Wickham's Fruit Farm

 
Wickham’s Fruit Farm is a bicentennial farm located next to the Peconic Bay specializing in growing fruits. During the growing seasons you can find strawberries, raspberries, blackberries, cherries, plums, peaches, apples, asparagus, sweet corn, tomatoes, melons, pumpkins and more growing on the farm.
 
We provide tours, which include a talk about the history of the farm and our growing practices, a wagon ride, and a pick-your-own opportunity. We provide a covered picnic area for those wanting to enjoy lunch or a snack outdoors (food not provided).
 
We can customize a tour to fit your needs whether it is a school field trip, home schooled educational outing, scout troop meeting, or another organized event. Talks can emphasize how food is grown, commercial food production, the environment, farming, agribusiness, and technology’s impact on agriculture. Tours with u-pick are available June through Columbus Day, weekends 9AM-3PM.
 
Contact Info
Address: 28700 Rte. 25, Cutchogue, New York 11935. Suffolk County.
Tel: 631-734-6441.
Hrs: May-Nov. 9-4:30PM.
 
SCHOOL
We invite students of any age to visit our farm and learn about their local food systems. Our goal of the visit is to give the students and understanding of the complexity of agriculture in today’s world. Tours include a talk, a wagon ride around the farm and a u-pick opportunity (seasonal availability). Talks can include topics such as agriculture, history, food production, farm ecology, technology’s impact on agriculture and more. We have a farm stand where students can purchase fresh produce, homemade donuts, honey, drinks and more. Tours with u-pick are available June through Columbus Day Weekend 9Am-3PM.
 
Contact Info
Name: Laurie McBride.
Phone: 631 734-6441.
 
Supports Classroom Learning In: Science, Social Studies.
Topics Covered: agriculture, biology, environmental studies, food production, Long Island history, nutrition, plants, pollination.
 
Trip Info
Grade Level: All grades.
Group Size: 20-150.
Program Type: Day Trips, Guided Tours, Guided Activities.
Recomm. Length of Visit: 90 minutes-2 hours.
Registration: Online, Email.
Food Options: Picnic area available. Food is not provided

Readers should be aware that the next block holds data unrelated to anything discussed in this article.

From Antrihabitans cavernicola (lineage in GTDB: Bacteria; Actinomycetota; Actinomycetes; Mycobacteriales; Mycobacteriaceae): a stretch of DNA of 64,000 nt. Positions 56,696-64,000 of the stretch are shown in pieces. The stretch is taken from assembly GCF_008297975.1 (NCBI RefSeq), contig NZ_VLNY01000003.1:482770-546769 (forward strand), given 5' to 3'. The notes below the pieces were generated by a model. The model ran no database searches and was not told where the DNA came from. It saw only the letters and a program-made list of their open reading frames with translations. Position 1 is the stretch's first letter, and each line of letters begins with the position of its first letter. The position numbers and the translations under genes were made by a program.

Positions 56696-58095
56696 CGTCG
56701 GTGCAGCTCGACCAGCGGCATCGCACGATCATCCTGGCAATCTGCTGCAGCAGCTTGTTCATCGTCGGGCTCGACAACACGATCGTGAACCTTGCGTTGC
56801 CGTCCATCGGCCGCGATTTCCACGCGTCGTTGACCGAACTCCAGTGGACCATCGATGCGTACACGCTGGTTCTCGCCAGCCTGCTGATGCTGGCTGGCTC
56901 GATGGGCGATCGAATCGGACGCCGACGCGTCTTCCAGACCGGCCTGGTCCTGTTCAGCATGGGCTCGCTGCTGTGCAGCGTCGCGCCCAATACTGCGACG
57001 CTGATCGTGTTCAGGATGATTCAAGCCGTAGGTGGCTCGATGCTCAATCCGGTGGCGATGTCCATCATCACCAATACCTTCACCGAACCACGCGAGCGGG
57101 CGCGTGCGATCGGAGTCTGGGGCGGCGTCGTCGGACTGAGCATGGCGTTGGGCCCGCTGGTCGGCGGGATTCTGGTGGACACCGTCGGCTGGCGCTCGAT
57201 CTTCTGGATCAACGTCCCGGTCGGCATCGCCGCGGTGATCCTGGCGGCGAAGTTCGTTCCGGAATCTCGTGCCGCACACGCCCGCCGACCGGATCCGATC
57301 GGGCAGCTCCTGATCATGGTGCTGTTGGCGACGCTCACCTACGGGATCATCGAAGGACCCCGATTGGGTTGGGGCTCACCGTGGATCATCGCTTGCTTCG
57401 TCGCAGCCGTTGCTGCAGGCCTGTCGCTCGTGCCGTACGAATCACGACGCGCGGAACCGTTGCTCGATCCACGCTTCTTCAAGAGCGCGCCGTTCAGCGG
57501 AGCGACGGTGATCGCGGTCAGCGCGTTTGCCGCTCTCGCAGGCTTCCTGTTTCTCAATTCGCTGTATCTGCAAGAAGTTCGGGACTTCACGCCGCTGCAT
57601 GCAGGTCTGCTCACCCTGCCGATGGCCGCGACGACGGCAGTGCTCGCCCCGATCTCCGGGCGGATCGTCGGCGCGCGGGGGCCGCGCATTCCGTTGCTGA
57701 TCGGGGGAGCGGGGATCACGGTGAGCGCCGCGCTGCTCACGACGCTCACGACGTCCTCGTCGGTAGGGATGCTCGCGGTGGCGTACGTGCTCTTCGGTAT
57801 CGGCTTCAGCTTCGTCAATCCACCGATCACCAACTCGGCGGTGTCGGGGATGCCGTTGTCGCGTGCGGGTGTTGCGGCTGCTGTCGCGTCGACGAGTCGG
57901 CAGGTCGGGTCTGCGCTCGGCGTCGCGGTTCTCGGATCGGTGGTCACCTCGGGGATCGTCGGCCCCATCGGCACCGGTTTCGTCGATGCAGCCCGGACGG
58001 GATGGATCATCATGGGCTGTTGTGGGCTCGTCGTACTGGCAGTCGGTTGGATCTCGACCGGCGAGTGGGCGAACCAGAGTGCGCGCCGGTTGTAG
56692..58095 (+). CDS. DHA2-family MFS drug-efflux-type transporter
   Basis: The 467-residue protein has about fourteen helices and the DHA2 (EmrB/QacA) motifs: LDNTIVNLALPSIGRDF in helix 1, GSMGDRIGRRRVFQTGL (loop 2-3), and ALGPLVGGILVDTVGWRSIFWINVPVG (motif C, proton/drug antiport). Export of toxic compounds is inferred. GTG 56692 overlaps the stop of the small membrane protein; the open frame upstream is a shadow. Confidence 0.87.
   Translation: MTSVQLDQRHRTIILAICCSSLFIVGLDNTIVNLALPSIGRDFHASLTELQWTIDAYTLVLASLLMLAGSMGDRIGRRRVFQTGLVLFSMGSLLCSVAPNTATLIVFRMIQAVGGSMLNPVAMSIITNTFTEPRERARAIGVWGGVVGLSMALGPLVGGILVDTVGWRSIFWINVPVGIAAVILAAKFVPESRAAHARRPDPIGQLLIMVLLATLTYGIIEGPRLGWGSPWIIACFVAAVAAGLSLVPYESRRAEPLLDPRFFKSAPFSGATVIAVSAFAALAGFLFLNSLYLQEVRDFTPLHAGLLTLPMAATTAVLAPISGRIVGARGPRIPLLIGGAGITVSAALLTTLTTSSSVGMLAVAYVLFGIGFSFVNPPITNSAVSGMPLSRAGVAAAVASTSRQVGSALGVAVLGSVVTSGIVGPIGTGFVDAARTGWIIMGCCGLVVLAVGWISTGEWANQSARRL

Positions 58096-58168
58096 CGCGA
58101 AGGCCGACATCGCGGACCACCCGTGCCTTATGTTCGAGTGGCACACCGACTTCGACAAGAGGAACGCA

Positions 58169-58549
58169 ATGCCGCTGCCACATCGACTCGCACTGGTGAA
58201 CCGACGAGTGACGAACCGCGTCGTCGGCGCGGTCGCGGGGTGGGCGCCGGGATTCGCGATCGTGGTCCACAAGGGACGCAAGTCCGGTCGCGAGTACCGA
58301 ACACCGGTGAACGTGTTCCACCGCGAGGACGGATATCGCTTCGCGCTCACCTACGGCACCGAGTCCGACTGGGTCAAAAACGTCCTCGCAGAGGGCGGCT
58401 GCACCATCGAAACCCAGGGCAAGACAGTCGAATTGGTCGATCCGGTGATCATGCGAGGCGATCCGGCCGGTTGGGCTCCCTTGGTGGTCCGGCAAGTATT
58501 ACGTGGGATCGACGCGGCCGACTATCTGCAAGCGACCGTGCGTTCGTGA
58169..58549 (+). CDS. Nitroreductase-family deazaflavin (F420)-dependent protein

Cost: Fee.
 
 
SCOUTS
Scout groups are welcome to visit the farm to work on their badges. Tours can emphasize how your food is grown, farm ecology and technology in agriculture. We have several beehives on the farm where students can observe bee activity. Through observation one will gain an understanding of pollination’s vital role in the lifecycle of plants.
 
Contact Info
Name: Laurie McBride.
Phone: 631 734-6441.
 
Supports Scout Badges In: Science, Social Studies.
Topics Covered: agriculture, biology, environmental studies, food production, nutrition, plants, pollination.
 
Trip Info
Grade Level: All grades.
Group Size: 20-150.
Program Type: Day Trips, Guided Tours, Guided Activities.
Recomm. Length of Visit: 90 minutes-2 hours.
Recomm. Ratio of Scouts to Staff: Younger groups 5:1. Older groups 10-15:1.
Registration: Online, Email.
Food Options: Picnic area available. Food is not provided.
Cost: Fee.
 
 
HOMESCHOOL
We can customize a tour to fit the homeschool curriculum, emphasizing topics such as agriculture, agribusiness, pollination, the environment, food production and local history. Tours include talk, wagon ride and u-pick. If you don’t have enough people for a formal tour with advance notice, we can try to accommodate smaller groups through our traditional u-pick operation, which is open weekdays.
 
Contact Info
Name: Laurie McBride.
Phone: 631-734-6441.
 
Supports Classroom Learning In: Science, Social Studies.
Topics Covered: agriculture, biology, environmental studies, food production, Long Island history, nutrition, plants, pollination.
 
Trip Info
Grade Level: All grades.
Group Size: Varies.
Program Type: Day Trips, Guided Tours, Guided Activities.
Recomm. Length of Visit: 90 minutes-2 hours.
Registration: Online, Email.
Food Options: Picnic area available.
Cost: Fee.

Lesson Plan To Enrich This Class Trip

Farm Lesson Plan

The average American may eat 125 pounds of potatoes each year, but corn is actually America's number one field crop, providing ingredients for cereals, peanut butter, snack foods and soft drinks. Use a trip to an agricultural farm to find out where our fruits and vegetables come from. ... Continue